Excerpt from Anthropology of an American Girl by Hilary Thayer Hamann, plus links to reviews, author biography & more

Summary |  Excerpt |  Reading Guide |  Reviews |  Beyond the Book |  Readalikes |  Genres & Themes |  Author Bio

Anthropology of an American Girl

A Novel

By Hilary Thayer Hamann

Anthropology of an American Girl
  • Critics' Opinion:

    Readers' Opinion:

  • Hardcover: May 2010,
    624 pages.
    Paperback: Jun 2011,
    640 pages.

    Publication Information

  • Rate this book


Buy This Book

About this Book

Print Excerpt


“Grass!” Kate shouted. “I win!”

I opened my eyes to a flare of light. All that endured of the dark was a nostalgic radiance, like when you shut off a television and the shadow of the picture lingers like a miniscule ghost on the screen.

Kate and I sat on the front step of her parents’ house, watching the orphan moon elude the embrace of the trees. She was silent. I wondered if she too was waiting for the yellow porch light to click on, for the screen door to creak open from inside, for her mother to say, On rentre, mes cheries. Come back in, my loves.

The last time the door opened on us, Maman didn’t smile. That was May. Maman’s birthday is in May, was in May—I’m not sure how it goes with birthdays, whether they die when you do. Her arm unbended with difficulty to prop the door; when it snapped back on her, I caught it.

“Bon soir, Eveline,” she murmured.

When Kate’s mother said my name, she did not say Ev-a-line, the way most people did, but E-vleen, the first part coming from her mouth, the last part escaping from the cage of her throat. We embraced. Her shoulders floated waifishly within the vigorous circle of my arms. I wondered, When did she get so small? Kate and I followed her from room to room, and the floorboards grunted. In the dining room, her fingers skimmed the keys of her husband’s piano. He’d died one year before; immediately after burying him, Maman had become terminally ill. Sometimes you hear of people who are so much in love that they die together.

“I did have this piano tuned yesterday, Catherine,” Maman said in hobbled English, “in case you do ever wish to play again.” Ca-trine.

I adjusted the armchair Kate and I had moved to the kitchen weeks before, when the side effects of the chemotherapy had started to become severe. We lowered Maman down by the armpits, the way you bring a toddler to a stand, only in reverse. I tucked the chair under the table, inching her closer until she sighed, “Ah bien.”

Excerpted from Anthropology of an American Girl by Hilary Thayer Hamann Copyright © 2010 by Hilary Thayer Hamann. Excerpted by permission of Spiegel & Grau, a division of Random House, Inc. All rights reserved. No part of this excerpt may be reproduced or reprinted without permission in writing from the publisher.

Membership Advantages
  • Reviews
  • "Beyond the Book" backstories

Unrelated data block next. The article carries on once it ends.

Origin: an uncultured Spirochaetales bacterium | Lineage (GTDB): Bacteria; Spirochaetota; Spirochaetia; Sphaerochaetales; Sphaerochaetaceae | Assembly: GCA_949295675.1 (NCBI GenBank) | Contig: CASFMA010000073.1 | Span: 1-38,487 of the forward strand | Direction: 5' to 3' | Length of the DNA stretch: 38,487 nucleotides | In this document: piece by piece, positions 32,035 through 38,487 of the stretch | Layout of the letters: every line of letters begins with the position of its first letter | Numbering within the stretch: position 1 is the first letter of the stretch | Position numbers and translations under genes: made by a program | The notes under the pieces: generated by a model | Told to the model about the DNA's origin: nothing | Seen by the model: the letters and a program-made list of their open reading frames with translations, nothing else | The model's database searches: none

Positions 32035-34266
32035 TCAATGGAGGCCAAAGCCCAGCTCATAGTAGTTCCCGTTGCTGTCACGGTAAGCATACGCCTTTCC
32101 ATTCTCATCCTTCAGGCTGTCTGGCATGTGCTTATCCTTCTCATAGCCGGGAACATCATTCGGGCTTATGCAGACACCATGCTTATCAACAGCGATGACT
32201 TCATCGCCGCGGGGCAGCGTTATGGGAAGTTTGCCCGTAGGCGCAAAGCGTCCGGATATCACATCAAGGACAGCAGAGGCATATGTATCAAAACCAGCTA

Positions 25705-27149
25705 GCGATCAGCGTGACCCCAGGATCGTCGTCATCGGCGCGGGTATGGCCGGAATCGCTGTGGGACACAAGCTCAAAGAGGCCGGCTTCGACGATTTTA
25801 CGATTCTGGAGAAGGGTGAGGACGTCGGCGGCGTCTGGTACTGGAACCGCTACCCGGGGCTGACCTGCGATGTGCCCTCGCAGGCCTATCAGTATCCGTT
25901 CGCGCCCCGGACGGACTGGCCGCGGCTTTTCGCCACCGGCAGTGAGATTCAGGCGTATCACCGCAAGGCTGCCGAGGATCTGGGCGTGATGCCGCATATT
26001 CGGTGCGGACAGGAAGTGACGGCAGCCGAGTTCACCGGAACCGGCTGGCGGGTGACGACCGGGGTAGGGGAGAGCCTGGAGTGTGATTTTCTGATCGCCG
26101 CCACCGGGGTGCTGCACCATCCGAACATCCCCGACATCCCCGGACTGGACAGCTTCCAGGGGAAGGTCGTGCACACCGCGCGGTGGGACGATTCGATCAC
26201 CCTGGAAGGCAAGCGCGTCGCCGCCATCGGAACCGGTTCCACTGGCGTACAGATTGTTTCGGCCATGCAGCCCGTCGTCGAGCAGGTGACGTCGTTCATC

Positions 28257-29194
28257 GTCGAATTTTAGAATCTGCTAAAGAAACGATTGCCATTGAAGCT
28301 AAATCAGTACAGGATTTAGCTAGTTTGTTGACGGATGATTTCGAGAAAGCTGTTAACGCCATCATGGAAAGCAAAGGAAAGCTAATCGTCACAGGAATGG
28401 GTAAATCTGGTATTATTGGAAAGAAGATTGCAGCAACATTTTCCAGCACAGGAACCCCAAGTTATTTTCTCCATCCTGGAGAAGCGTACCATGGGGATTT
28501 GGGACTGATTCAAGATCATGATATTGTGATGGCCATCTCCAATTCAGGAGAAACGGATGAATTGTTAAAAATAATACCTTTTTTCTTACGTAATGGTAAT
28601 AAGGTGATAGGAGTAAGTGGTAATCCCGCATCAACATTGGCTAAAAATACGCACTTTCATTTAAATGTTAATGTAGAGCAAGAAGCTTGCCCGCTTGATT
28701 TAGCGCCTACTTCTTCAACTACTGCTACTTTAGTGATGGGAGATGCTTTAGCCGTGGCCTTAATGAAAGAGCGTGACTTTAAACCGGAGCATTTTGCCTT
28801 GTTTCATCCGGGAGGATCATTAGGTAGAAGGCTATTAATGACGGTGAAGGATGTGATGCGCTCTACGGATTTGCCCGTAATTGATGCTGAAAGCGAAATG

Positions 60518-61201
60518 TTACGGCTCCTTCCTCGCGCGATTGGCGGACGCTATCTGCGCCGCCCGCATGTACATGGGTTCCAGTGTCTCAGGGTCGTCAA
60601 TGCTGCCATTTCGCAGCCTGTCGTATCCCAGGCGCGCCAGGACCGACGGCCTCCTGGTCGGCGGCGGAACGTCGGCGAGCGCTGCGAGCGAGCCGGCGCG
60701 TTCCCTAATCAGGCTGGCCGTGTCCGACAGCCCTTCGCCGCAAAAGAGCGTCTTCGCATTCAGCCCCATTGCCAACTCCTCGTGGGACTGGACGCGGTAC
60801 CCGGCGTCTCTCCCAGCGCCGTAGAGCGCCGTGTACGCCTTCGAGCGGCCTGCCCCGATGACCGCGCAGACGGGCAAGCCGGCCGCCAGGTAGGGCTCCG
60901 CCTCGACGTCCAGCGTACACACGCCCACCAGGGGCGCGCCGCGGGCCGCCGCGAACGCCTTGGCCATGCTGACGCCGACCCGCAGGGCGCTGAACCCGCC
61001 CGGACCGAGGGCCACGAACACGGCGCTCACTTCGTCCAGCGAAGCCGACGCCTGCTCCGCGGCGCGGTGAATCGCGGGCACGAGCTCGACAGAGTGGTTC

• Free books to read and review (US only)
  • Find books by time period, setting & theme
  • Read-alike suggestions by book and author
  • Book club discussions
  • and much more!
  • Just $10 for 3 months or $35 for a year
  • More about membership!

Beyond the Book:
  Self-Publishing Successes

Member Benefits

Join Now!

Check the advantages!
Just $10 for 3 months or $35 for a year

    •  
    • FREE
    • MEMBER
    • Range of media reviews for each book
    • Excerpts of all featured books
    • Author bios, interviews and pronunciations
    • Browse by genre
    • Book club discussions
    • Book club advice and reading guides
    • BookBrowse reviews and "beyond the book" back-stories
    •  
    • Reviews of notable books ahead of publication
    •  
    • Free books to read and review (US Only)
    •  
    • Browse for the best books by time period, setting & theme
    •  
    • Read-alike suggestions for thousands of books and authors
    •  
    • 'My Reading List" to keep track of your books
    •  

Editor's Choice

  • Book Jacket: Shotgun Lovesongs
    Shotgun Lovesongs
    by Nickolas Butler
    Nickolas Butler's debut novel, Shotgun Lovesongs, follows five life-long friends, now in their mid-...
  • Book Jacket: Gemini
    Gemini
    by Carol Cassella
    How good is Gemini, Carol Cassella's book about a Seattle intensive care physician who becomes ...
  • Book Jacket: The Goldfinch
    The Goldfinch
    by Donna Tartt
    Winner of the 2014 Pulitzer for Fiction.

    Her canvas is vast. To frame a story about art, love and ...

First Impressions

Members read and review books ahead
of publication. See what they think
in First Impressions!

Books that
expand your
horizons.

Visitors can view a lot of BookBrowse for free. Full access is for members only

Find out more.

Book Discussions
Book Jacket

The Storied Life of A. J. Fikry
by Gabrielle Zevin

Published Apr. 2014

Join the discussion!

Who Said...

The purpose of life is to be defeated by greater and greater things.

Click Here to find out who said this, as well as discovering other famous literary quotes!

Word Play

Solve this clue:

P Your O C

and be entered to win..

Books thatinspire you.Handpicked.

Books you'll stay up all night reading; books that will whisk you to faraway places and times, books that will expand your mind and inspire you -- the kinds of books you just can't wait to tell your friends about.